President Trump proclaimed Wednesday that ‘Facebook was always anti-Trump,’ suggesting the social media giant is in cahoots with the mainstream media to taint his brand.
‘Facebook was always anti-Trump. The Networks were always anti-Trump hence, Fake News @nytimes(apologized) & @WaPo were anti-Trump. Collusion?’ Trump wrote, following that up a boast that, ‘the people were Pro-Trump!’
‘Virtually no President has accomplished what we have accomplished in the first 9 months-and economy roaring,’ the president added.
Trump’s media grumblings come at the same time Facebook has been scrutinized for selling ads last year to the Russians, with a new Politico report saying those ads boosted Sen. Bernie Sanders, I-Vt., Hillary Clinton’s primary opponent, and Jill Stein, the Green Party’s spoiler, along with Trump.
President Trump clashed with Facebook Wednesday morning, as the social media company turns over Russian-linked ads to Congressional investigators this week
President Trump blasted Facebook Wednesday morning, suggesting the social media platform was ‘anti-Trump.’ His tweets come as Facebook has handed over Russian-linked ads to investigators, some of which promoted Trump, Sen. Bernie Sanders and Jill Stein
Politico reported that some of the Russian-linked Facebook ads promoted Jill Stein (left), who may have siphoned some votes from Democrat Hillary Clinton, and Sen. Bernie Sanders (right), who ran against Clinton in the primary
The Stein ad was purchased at the end of the general election cycle.
‘Choose peace and vote for Jill Stein,’ it read, according to Politico’s source. ‘Trust me. It’s not a wasted vote. … The only way to take our country back is to stop voting for the corporations and banks that own us. #GrowaSpineVoteJill Stein.’
Trump’s margin of victory was smaller than the votes Stein received in two key states during last year’s presidential election.
In Michigan, Trump beat Clinton by 10,704 votes, while Stein received 51,463 votes, according to The Hill newspaper, which pulled tallies off the state voting websites.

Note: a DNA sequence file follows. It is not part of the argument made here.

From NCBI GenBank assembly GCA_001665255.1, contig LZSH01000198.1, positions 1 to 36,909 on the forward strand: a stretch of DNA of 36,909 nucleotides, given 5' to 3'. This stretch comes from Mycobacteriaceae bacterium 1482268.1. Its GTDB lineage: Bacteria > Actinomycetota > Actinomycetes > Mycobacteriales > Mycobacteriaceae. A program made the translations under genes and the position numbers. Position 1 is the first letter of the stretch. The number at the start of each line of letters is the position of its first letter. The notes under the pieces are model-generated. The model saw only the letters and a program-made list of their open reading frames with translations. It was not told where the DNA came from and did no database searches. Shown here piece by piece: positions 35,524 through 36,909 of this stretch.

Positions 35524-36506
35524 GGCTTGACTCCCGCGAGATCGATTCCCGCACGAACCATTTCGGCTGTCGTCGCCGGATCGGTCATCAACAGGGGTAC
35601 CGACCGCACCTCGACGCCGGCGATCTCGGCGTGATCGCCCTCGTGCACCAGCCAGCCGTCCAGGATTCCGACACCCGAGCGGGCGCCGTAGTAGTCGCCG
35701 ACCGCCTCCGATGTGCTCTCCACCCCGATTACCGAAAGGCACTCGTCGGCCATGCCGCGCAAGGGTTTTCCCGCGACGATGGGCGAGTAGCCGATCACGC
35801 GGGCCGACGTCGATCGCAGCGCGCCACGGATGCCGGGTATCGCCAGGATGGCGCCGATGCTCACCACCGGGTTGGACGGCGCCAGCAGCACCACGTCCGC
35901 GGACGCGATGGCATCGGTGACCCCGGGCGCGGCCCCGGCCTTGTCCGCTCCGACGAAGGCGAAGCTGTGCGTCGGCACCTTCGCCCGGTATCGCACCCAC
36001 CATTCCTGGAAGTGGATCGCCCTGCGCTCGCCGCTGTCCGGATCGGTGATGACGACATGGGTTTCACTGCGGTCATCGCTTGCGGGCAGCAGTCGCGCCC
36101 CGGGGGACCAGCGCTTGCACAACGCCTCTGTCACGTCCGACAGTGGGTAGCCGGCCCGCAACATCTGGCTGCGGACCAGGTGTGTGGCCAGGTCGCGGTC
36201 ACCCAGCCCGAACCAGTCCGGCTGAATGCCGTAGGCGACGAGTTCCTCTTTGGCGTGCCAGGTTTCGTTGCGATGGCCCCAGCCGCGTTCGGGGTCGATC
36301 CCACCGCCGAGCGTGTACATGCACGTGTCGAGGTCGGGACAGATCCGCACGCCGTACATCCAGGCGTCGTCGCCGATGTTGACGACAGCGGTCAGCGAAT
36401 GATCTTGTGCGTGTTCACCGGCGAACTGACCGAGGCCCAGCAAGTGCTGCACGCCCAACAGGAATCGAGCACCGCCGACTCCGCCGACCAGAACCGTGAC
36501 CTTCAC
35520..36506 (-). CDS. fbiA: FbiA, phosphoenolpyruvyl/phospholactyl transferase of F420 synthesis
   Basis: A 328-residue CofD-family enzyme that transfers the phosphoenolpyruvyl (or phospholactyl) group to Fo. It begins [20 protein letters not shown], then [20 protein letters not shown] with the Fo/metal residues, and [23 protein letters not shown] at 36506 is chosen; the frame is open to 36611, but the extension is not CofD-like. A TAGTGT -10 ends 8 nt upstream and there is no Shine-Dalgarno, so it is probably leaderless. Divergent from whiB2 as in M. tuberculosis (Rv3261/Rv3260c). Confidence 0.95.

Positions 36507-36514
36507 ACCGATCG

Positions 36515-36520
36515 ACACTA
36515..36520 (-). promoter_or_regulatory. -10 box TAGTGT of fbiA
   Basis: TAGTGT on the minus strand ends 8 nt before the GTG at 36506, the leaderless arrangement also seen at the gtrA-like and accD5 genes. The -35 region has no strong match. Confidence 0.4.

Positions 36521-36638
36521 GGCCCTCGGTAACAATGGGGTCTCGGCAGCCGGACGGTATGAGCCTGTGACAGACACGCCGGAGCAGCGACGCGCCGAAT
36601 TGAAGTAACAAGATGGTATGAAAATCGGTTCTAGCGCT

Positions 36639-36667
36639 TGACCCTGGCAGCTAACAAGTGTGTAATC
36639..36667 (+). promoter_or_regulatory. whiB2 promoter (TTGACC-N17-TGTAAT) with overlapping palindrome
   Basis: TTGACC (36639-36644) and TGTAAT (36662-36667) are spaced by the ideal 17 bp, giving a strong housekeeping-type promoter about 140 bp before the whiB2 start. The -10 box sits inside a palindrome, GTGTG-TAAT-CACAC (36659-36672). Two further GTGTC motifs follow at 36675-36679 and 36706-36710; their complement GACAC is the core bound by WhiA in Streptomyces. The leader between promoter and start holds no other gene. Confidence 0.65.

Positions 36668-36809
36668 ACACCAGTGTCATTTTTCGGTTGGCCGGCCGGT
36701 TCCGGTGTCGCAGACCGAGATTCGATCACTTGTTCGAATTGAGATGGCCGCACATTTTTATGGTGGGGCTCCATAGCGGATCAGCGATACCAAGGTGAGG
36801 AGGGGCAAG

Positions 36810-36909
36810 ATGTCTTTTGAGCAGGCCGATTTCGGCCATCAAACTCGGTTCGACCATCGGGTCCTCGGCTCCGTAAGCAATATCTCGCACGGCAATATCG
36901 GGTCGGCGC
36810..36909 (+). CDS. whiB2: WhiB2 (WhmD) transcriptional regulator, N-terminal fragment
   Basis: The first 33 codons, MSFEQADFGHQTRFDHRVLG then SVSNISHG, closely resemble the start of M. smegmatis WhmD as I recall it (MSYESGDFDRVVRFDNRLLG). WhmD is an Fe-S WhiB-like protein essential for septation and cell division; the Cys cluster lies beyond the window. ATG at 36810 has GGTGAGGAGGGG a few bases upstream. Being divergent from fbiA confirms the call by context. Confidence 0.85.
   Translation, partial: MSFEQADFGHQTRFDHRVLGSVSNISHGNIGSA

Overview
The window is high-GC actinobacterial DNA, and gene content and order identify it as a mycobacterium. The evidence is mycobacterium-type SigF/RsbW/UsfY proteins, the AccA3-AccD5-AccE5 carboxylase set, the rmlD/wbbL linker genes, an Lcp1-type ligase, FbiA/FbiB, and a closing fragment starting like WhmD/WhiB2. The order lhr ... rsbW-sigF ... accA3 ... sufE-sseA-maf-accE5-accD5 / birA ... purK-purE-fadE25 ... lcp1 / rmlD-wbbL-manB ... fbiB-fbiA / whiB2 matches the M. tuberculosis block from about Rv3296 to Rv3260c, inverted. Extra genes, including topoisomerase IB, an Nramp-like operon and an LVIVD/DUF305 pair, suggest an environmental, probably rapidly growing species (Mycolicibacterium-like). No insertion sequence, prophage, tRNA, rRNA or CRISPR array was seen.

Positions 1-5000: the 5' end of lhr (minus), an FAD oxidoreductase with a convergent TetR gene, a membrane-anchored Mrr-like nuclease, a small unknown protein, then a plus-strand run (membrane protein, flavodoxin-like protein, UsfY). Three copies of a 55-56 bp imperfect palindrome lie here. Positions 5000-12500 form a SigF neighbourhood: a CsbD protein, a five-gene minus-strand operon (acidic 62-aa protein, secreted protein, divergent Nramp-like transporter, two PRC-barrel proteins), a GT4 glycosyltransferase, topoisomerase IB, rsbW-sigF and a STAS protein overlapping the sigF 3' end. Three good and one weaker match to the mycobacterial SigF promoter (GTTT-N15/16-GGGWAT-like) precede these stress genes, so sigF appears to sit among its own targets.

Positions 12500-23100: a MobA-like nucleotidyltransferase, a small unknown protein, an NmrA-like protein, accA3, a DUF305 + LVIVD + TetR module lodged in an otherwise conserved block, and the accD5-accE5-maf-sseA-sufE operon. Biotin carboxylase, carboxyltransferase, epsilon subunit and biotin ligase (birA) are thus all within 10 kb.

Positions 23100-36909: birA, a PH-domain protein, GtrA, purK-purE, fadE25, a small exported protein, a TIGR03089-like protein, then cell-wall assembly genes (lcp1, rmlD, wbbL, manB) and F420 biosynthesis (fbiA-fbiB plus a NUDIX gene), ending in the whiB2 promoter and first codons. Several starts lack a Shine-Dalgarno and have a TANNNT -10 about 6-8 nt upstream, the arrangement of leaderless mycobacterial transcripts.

Additionally, in Wisconsin, Trump earned 22,177 over Clinton, while Stein got 31,006 votes.
It’s unclear how many voters saw the Facebook ads, of which the company found that about 3,000 were likely bought by accounts and pages operated out of Russia.
However, they only represented about 1 percent of all election-themed ads on the social media site, costing the supposed Russians about $150,000.
While some of the ads were riddled with mistakes, Politico’s source said, the fact that they were more nuanced than just pick-Trump-over-Clinton shows an amount of sophistication too.
Facebook had previously noted that the ads didn’t specifically reference the presidential election, but instead ‘appeared to focus on amplifying divisive social and political messages across the ideological spectrum — touching on topics from LGBT matters to race issues to immigration to gun rights.’
Facebook pointed to that statement, written by Chief Security Officer Alex Stamos and released on September 6, when Politico asked for comment about the pro-Stein and pro-Sanders ads.
Last week, Facebook co-founder and CEO Mark Zuckerberg agreed to hand copies of the ads over to Congressional investigators on Capitol Hill.
Zuckerberg also noted that his team had briefed Special Counsel Robert Mueller, how heading the federal probe once helmed by fired FBI Director James Comey.
The Senate Intelligence Committee’s top Democrat, Sen. Mark Warner, D-Va., told CNN this week that the ‘million-dollar question’ is how the Russians knew to target these ads.
‘Did they know this just by following political news in America?’ he mused. ‘Did they geo-target both geographically and by demographics in ways that at least at first blush appear pretty sophisticated?’
‘These are the kind of questions that we need to get answered and that’s why we need them in a public hearing,’ Warner urged.
The Virginia Democrat also noted that it’s ‘too early to tell,’ whether any Trump campaign officials were connected to the ads.
The committee’s chair, Sen. Richard Burr, R-N.C., said there’s ‘no evidence yet’ of collusion between the Russians and the Trump campaign.
‘The social media platforms look to be a tool that were utilized by a foreign power to impact the 2016 elections,’ Burr told CNN. ‘Is there collusion? None that anybody can see.’